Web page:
As I approach the counter and look sideways at him I realise I was half right - only one blue eye sparkles at the waitress as his other is puffed up and black and blue. When she sees it the waitress leans over, taking his head in her hands, and covers his broken face with kisses.
“I knew it! I knew those damn scabs would catch up to you!” the waitress says in her thick Spanish accent.
“It’s not them, Alvira.” says Clem, taking her hands from his face.
So this is the famous Alvira I’ve heard so much screamed about. Sprite of my mother’s spite.
“She did this to you!?” I can see the Mediterranean passion welling up in her petite body as she fumbles him a tumbler of whiskey from the bottle she keeps hidden in the paisley bread bin.
“It’s not as bad as it looks.” he lies, smacking his lips at the whiskey. This was news to me. I’d never heard that he was a victim of domestic abuse before. But then I wouldn’t would I? Because they wouldn’t have seen it as that back then. This was the ‘seventies, for crying out loud - the decade where everyone was fair game. And when Clem defended his wife and reasoned about her ‘Baby Blues’ this went some way to explain why this became a Redman family secret - although it clearly didn’t wash with Alvira.
“It’s not like she has not done it before!” she argues, citing the time she had to dab his lip with Dettol seven years earlier during ‘Gypsygate’. He’d defended her with excuses then, too, she reminds him. They’d been trying and failing to get pregnant and Mum had not long got over her ten year abstinence that she blamed herself had led him to stray in the first place. He shushed her at the time and called her silly for such thoughts, but the truth was he did stray. He’d admitted as much to Alvira at the time. But it was just a kiss. A fencepost clinch at best. He’d stayed faithful to his wife, my mother. He’d resisted. Just as he had when Acker’s Missus tried to cop a feel at the Sticky Carpet at Marston’s works do that night. And just as he had with Alvira. Until tonight. Tonight was the night, they had told each other, when they were going to take things up a gear. Or so they had promised.
I look towards the cafe owner, watching the floor show along with me and I’m wondering if we should be eavesdropping on such a private and personal conversation. She just looks at me and blinks her eyes as if acknowledging my sentiment, but then looks towards the agonising couple once more as though she was telling me to “keep listening”.
“You know the reason I want to be here.” he’s telling her, “I want to be able to whisk you off in my wagon cab to some hideaway and do … what we planned to do.” He blushes as red as his shirt. As his politics. “But I’m not here in my wagon, Alvira. I drove all the way here in my poxy Marina.”
Of course. The lorry driver strike. There were no wagons on the road in ‘79. Dad and his flying pickets would have seen to that. The wagons were well and truly circled.
“I drove here to tell you…” he pauses.
“I know.” Alvira is making it so much easier for him. She kisses him, lingeringly on the lips and the older woman to my right looks from them to me with tears in her eyes.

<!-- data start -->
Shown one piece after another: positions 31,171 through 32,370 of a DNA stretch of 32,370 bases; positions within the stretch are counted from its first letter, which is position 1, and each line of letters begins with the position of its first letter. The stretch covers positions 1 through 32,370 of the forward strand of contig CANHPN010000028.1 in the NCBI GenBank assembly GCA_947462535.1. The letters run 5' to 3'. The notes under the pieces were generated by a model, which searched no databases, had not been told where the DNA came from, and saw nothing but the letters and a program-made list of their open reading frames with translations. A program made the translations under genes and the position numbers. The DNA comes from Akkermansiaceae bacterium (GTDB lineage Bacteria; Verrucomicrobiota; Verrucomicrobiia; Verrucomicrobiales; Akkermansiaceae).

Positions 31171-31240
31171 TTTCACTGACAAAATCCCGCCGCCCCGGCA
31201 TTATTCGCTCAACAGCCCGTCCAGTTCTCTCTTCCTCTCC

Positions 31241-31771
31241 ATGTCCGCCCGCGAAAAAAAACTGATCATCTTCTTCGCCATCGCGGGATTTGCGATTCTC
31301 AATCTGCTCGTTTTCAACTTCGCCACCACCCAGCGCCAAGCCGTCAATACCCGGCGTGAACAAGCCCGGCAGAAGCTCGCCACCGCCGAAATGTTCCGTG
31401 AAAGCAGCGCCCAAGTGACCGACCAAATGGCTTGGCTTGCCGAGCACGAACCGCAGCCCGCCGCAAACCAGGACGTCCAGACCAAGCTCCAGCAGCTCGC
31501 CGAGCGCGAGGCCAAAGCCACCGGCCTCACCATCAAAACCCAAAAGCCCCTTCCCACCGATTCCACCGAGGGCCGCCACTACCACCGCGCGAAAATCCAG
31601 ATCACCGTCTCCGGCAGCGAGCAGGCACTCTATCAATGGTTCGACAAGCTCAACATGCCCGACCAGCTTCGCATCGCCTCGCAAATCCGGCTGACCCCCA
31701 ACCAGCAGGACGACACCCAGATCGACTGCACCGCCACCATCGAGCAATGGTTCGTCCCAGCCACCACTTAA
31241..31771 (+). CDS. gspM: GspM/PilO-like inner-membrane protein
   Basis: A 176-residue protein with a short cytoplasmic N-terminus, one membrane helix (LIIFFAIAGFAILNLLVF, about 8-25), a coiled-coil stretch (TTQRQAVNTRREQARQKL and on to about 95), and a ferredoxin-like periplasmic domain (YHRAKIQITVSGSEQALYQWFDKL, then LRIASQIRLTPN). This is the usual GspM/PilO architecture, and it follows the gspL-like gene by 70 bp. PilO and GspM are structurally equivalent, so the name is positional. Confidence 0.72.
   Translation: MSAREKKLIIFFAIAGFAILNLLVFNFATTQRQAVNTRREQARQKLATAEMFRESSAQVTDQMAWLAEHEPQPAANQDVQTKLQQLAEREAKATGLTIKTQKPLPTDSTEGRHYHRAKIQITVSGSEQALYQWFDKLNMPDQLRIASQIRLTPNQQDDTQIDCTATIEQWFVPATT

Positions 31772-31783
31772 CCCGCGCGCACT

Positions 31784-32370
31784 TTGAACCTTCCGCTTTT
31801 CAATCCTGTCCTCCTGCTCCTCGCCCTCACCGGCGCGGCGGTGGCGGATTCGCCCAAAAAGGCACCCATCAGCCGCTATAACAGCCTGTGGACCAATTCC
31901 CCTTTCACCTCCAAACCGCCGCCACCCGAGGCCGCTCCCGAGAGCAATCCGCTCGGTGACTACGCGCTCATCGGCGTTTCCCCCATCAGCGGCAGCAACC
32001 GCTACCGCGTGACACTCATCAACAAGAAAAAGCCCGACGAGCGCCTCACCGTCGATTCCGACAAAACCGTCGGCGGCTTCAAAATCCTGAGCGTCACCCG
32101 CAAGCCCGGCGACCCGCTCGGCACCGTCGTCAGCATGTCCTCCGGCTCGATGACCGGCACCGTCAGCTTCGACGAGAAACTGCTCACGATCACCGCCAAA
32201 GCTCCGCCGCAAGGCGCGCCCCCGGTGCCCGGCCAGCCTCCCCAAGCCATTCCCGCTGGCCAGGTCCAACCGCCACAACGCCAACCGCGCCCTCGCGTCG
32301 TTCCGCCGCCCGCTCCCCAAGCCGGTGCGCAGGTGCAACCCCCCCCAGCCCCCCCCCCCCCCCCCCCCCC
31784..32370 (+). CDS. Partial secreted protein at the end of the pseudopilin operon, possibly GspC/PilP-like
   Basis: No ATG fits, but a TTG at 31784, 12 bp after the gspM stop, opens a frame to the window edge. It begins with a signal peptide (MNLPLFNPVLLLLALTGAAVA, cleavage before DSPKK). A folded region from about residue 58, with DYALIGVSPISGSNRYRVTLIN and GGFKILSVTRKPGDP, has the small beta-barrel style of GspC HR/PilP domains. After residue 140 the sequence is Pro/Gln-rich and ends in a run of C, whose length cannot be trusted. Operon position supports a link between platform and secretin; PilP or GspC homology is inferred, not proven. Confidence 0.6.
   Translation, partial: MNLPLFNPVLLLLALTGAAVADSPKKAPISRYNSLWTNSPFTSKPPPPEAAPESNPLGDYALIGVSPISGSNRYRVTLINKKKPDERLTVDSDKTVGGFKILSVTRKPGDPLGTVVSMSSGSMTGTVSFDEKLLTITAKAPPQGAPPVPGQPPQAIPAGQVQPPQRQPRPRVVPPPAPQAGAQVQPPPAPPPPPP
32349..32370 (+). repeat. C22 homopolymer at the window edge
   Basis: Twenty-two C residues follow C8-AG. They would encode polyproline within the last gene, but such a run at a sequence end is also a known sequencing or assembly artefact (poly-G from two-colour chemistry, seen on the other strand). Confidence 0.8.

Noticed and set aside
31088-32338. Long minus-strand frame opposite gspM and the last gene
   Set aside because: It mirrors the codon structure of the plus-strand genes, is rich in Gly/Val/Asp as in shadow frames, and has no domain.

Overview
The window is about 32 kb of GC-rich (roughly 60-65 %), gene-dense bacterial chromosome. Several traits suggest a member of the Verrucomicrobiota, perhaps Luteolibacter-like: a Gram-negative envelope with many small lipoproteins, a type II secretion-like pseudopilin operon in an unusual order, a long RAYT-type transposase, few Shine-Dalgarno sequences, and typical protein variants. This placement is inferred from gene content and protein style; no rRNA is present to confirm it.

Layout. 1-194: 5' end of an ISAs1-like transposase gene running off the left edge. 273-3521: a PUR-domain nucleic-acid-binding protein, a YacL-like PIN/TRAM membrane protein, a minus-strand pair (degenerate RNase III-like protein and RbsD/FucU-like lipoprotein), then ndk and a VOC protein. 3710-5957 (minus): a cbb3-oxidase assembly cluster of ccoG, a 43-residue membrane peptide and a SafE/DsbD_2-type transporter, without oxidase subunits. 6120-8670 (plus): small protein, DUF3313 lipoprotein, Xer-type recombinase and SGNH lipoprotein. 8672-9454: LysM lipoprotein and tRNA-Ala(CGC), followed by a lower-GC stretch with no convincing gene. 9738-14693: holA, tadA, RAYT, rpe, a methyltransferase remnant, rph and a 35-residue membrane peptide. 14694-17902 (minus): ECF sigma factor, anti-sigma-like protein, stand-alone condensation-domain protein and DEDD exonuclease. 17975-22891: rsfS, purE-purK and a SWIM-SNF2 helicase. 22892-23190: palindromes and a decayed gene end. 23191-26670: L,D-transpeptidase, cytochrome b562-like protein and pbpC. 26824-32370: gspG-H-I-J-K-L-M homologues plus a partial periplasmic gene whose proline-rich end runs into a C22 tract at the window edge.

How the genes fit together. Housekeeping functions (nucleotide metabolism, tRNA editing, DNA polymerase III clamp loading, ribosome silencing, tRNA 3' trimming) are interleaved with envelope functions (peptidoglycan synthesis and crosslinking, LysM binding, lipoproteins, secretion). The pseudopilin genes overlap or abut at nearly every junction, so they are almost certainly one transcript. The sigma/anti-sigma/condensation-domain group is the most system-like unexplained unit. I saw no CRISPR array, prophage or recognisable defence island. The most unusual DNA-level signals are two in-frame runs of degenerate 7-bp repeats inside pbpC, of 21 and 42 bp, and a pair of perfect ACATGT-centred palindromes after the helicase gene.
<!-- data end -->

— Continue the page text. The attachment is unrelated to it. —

Clem Redman left the Albion Cafe that evening in 1979 and went back to his wife, my mother. He went back to his picket line and continued the good fight for his men for years to come as the most committed Trade Unionist the Transport Industry has ever had - even fighting to keep the lorries off the road in solidarity with the miners in ‘84. But he did so from behind a desk as a manager. Mum got her way.
It wasn’t her decision, though. Or his. It was Fate’s. Because when he left Alvira that day he went straight to the Bay Horse further down the A49 to drown his sorrows. He’d already had some Dutch Courage in the Salwey on his way up - plus the whiskey she’d given him to calm his nerves. This was the seventies - folk thought nothing of a drink while driving back in those bleak, biting days. They thought very little of seat belts, come to that. Clem’s accident made the decision for both of them. He was off the road for good because he could no longer pass the medical to stay on the road.
I pieced all this together with my Mum later when I got to Dad’s deathbed. At about the same time as I watched his younger self being saved from ditching Alvira in the Albion Cafe, he was ready to give Mum his full confession from his MacMillan hydraulic Bed Downstairs. But something made Mum stop him from telling her. Instead, she informed me, she’d just simply told him : “I know.” And they’d shared a last, long lingering kiss.
I watched my Dad drive away through the window of the Albion Cafe after he’d left the place weeping. When I turned around young Alvira was gone. Instead, the older woman was back behind the counter and we were back in the present again. I knew this because the ‘Strike’ posters had been replaced with ads desperate for truckers and the place had started filling up with Polish long-haul artic drivers.
Who I thought was the owner Bou Dykes came to take my glass mug and ask if I wanted another when I sat back down at Formica. When I smiled a decline, she asked if I wanted anything to eat? How about a “bit o’ extra toasted sausage on the bread?” in a thick Spanish accent.
I looked up wide-eyed and Alvira - well preserved with her olive skin and her olive oil - winked at me as she crossed to serve her customers at the counter of the Albion Cafe in the Prees Heath lay-by off the A49 between Shrewsbury and Whitchurch.